Using the clamping method (closing and opening the flap feeding artery) and continuous laser Doppler flowmetry, the effects of blood withdrawals on flap blood flow and on active and passive mechanisms regulating it were investigated in 12 Sprague-Dawley rats. Measurements were made during stable normovolemic conditions, during hypovolemia (after 3 ml/kg and after 6 ml/kg blood withdrawal), and after retransfusion of the shed blood. The continuous blood flow responses during and after the clamping procedure were analyzed. After clamp release, the increase in blood flow, duration of overshoot, and peak flow of overshoot were significantly greater (the level of significance was set equal to 0.05) in the registrations performed after blood withdrawals than before them. The post-ischemic response curves indicating significantly increased flap hyperemia during reperfusion in the registrations after blood withdrawals may be associated with decreased vascular resistance in the flap. Thus, the authors conclude that a short-term decrease in blood pressure caused by blood loss may prepare the flap microcirculation for tolerating more ischemia.
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http://dx.doi.org/10.1055/s-2002-35099DOI Listing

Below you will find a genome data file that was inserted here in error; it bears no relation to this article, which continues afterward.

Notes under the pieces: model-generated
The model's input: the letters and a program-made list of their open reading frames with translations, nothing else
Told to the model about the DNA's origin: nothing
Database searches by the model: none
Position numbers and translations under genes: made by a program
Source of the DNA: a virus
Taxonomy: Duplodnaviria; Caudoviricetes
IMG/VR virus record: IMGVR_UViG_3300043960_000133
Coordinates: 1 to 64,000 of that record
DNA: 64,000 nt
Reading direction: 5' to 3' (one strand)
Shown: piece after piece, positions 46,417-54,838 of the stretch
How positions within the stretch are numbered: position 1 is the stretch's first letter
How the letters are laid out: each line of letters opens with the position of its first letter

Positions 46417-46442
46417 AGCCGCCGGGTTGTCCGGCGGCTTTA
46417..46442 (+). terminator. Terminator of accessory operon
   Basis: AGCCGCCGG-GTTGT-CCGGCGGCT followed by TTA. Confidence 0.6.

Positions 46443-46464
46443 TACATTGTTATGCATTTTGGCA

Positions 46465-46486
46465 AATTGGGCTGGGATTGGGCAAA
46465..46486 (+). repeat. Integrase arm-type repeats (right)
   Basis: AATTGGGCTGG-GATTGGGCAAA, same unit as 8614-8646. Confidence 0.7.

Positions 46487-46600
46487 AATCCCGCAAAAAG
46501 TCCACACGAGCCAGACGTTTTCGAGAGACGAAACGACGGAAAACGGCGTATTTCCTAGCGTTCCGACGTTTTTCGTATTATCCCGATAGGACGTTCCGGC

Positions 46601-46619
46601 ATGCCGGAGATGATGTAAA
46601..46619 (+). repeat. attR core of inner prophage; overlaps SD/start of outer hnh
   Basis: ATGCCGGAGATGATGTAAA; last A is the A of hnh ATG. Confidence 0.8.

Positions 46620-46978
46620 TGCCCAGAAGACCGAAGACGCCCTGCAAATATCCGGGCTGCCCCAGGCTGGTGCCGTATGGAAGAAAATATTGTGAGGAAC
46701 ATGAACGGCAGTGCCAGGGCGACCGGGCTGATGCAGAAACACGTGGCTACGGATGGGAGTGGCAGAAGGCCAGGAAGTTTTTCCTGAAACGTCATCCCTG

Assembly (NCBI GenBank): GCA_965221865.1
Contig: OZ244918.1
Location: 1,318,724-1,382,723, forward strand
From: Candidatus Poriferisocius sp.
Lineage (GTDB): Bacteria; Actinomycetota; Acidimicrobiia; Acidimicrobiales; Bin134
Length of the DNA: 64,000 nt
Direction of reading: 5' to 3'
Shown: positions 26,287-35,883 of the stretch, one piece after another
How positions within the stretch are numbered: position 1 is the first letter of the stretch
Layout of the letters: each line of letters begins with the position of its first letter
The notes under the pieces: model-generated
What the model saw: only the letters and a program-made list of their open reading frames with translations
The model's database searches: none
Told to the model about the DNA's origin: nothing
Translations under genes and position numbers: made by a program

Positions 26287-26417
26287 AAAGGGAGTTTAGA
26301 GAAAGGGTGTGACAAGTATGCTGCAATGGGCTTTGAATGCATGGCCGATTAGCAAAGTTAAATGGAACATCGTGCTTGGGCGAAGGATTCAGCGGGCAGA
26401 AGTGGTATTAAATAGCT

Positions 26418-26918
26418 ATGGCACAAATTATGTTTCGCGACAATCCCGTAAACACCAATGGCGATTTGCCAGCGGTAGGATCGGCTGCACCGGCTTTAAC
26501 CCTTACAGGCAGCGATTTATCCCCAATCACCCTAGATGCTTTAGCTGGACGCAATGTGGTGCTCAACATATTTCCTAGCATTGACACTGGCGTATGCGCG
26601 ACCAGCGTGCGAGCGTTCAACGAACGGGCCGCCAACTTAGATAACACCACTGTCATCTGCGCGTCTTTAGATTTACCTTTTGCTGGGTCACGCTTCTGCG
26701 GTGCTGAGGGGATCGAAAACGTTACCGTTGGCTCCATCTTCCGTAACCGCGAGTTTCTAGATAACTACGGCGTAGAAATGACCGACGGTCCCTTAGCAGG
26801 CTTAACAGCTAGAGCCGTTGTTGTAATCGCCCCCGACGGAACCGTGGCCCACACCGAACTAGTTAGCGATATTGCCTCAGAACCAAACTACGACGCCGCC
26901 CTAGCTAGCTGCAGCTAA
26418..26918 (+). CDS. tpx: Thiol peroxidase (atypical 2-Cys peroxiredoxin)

October 2002

Effect of acute ischemic preconditioning on blood-flow response in the epigastric pedicled rat flap.

J Reconstr Microsurg 2002 Jan;18(1):61-8

Department of Otorhinolaryngology, Turku University Central Hospital, Finland.

Research in the field of microvascular surgery has shown that ischemic preconditioning (repeated brief episodes of feeding artery occlusions followed by reperfusion) improves flap survival. The authors used a custom-designed clamping method and laser Doppler flowmetry to investigate changes in blood flow (BF) responses, either with acute ischemic preconditioning or without it. The animal model used was the partially elevated epigastric flap of adult Sprague-Dawley rats. In the preconditioned group (n=12), the flaps underwent preconditioning with three cycles of 10-min of feeding artery clamping, followed by 10 min of reperfusion, for a total preconditioning period of 1 hr. In the control group (n=12), the flaps were perfused without clamping for 1 hr. All the flaps underwent occlusion of the feeding artery for 15, 30, 60, 120 and 180 sec to observe the changes in the BF responses, 60 min and 150 min after flap elevation. To compare the responses between preconditoned and control groups the BF responses were analyzed during the overshoot period (i.e., BF being above the baseline after different feeding artery occlusion periods). Statistical analysis of the responses showed that the magnitude of increase in BF after clamp release (p<0.001), the duration of overshoot (p=0.014), and the amplitude of overshoot after clamp release (p=0.002) were statistically significantly greater in the preconditioned group than in the control group. The results suggest that vessels and their responses to change in perfusion pressure are involved in the multifactorial process of the ischemia-protective effect caused by acute ischemic preconditioning. As far as is known, this is the first report showing changes in flap vascular responses after acute ischemic preconditioning.
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http://dx.doi.org/10.1055/s-2002-19717DOI Listing
January 2002